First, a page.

To cause a sensor node to generate an "isActive" event. The various types of sensor nodes are "activated" by user interactions, the passage of time, or other events. Only active sensors affect the user's experience. A Script node is activated when it receives an event. A pointing device such as a mouse is activated when one of its buttons is depressed by a user. See "4.12.2 Script Execution" for details.
A node which contains one or more children nodes. A grouping node.
Person or agent that creates VRML files. Authors typically utilize generators to assist them.
The abstract representation of the user in a VRML world. The physical dimensions of the avatar are used for collision detection and terrain following. See "6.29 NavigationInfo" for details.
A straight line passing through the pointer location in the direction of the pointer. If multiple sensors' geometry intersect this line, only the sensor nearest the viewer will be eligible to generate events regardless of material and texture properties (e.g., transparency).
A node which may have many instances in a scene graph, but only one instance may be active at any instant of time. A node of type Background, Fog, NavigationInfo, or Viewpoint. See "4.6.10 Bindable children nodes" for details.
A computer program which interprets VRML files , presents their content to a user on a display device, and allows the user to interact with worlds defined by VRML files by means of a user interface.
Nodes defined using the prototyping mechanism which are understood only by certain browsers. See "4.9.3 Browser Extensions" for details.
A node of a type explicitly defined in this standard.
A function defined in a scripting language to which events are passed. See "4.12.8 EventIn handling" for details.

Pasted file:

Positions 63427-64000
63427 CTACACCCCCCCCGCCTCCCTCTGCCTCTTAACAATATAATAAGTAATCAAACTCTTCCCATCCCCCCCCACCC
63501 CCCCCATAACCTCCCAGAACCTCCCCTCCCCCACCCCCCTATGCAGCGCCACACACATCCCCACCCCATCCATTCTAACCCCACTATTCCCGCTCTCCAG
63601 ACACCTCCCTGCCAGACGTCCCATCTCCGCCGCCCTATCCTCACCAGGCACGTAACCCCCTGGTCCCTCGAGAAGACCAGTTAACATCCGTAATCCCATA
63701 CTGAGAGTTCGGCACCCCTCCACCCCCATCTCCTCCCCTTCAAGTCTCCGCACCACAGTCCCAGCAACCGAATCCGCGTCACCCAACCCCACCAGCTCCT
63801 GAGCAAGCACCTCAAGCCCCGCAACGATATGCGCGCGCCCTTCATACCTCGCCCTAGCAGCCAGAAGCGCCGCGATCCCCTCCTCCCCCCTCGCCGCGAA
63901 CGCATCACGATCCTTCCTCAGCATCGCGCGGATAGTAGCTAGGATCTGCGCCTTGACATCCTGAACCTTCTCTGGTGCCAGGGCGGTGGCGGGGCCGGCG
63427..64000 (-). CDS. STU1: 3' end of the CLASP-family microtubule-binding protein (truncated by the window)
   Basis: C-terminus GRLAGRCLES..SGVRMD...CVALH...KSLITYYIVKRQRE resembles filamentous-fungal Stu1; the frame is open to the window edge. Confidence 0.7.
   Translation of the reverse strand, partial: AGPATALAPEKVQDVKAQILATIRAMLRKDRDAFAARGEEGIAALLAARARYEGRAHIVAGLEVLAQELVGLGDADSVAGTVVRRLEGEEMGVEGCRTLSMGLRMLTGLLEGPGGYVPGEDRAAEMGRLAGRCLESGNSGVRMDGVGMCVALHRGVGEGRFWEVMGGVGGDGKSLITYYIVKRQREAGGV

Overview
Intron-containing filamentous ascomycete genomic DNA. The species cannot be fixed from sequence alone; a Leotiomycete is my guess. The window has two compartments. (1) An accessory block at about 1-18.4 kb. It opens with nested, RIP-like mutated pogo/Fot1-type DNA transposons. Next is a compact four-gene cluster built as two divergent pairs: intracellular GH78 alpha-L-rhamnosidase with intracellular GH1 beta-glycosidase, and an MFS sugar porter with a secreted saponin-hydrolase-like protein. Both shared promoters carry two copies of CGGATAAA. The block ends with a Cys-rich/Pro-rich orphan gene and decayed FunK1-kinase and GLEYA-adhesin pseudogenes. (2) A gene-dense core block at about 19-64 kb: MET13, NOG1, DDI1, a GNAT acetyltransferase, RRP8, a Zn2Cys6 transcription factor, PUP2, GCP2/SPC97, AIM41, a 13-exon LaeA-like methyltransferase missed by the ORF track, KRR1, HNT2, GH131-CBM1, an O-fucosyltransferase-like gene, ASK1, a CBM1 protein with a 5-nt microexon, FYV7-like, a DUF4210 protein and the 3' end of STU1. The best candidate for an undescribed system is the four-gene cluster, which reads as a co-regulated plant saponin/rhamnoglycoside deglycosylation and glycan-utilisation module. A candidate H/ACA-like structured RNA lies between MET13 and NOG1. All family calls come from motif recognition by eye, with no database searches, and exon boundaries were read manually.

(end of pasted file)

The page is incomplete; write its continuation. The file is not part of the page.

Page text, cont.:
One of potentially several choices. The user or the browser will select none or one of the choices when all candidates are identified. See "4.6.10 Bindable children nodes" and "6.2 Anchor" for details.
A direct descendent.
Node which may be parented by a grouping node and is affected by the transformations of all ancestors. See "4.6.5 Grouping and children nodes" for list of allowable children nodes.
A computer system , attached to a network, which relies on another computer (the server) for essential processing functions. Many client systems also function as stand-alone computers.
A node used as a substitute for all of a Collision node's children during collision detection. See "6.8 Collision" for details.
Characterization of a colour space in terms of explicit parameters. VRML allows colours to be defined only with the RGB colour model. However, colour interpolation is performed in the HSV colour space.
The process of identifying objects or parts of objects which do not need to be processed further by the browser in order to produce the desired view of a world.
A node in a scene graph which has a parent. See children node.
A graphics device on which VRML worlds may be rendered.
A pointing device sensor which causes events to be generated in response to sensor-dependent pointer motions. For example, the SphereSensor generates spherical rotation events. A node of type CylinderSensor, PlaneSensor, or SphereSensor. See "4.6.7 Sensor nodes" and "184.108.40.206 Drag sensors" for details.
The smallest unit into which an object may be divided. For example, the header record of a VRML file or a single value of a multi-valued field.
Environmental sensor nodes generate events based on the location of the viewpoint in the world or in relation to objects in the world. The TimeSensor node generates events at regular intervals in time. A node of type Collision, ProximitySensor, TimeSensor, or VisibilitySensor. See "220.127.116.11 Environmental sensors" for details.
A message sent from one node to another as defined by a route. Events signal external stimuli, changes to field values, and interactions between nodes. An event consists of a time stamp and a field value.
A sequence of events initiated by a script or sensor event and propagated from node to node along one or more routes. All events in an event cascade are considered to have occurred simultaneously. See "4.10.3 Execution model" for details.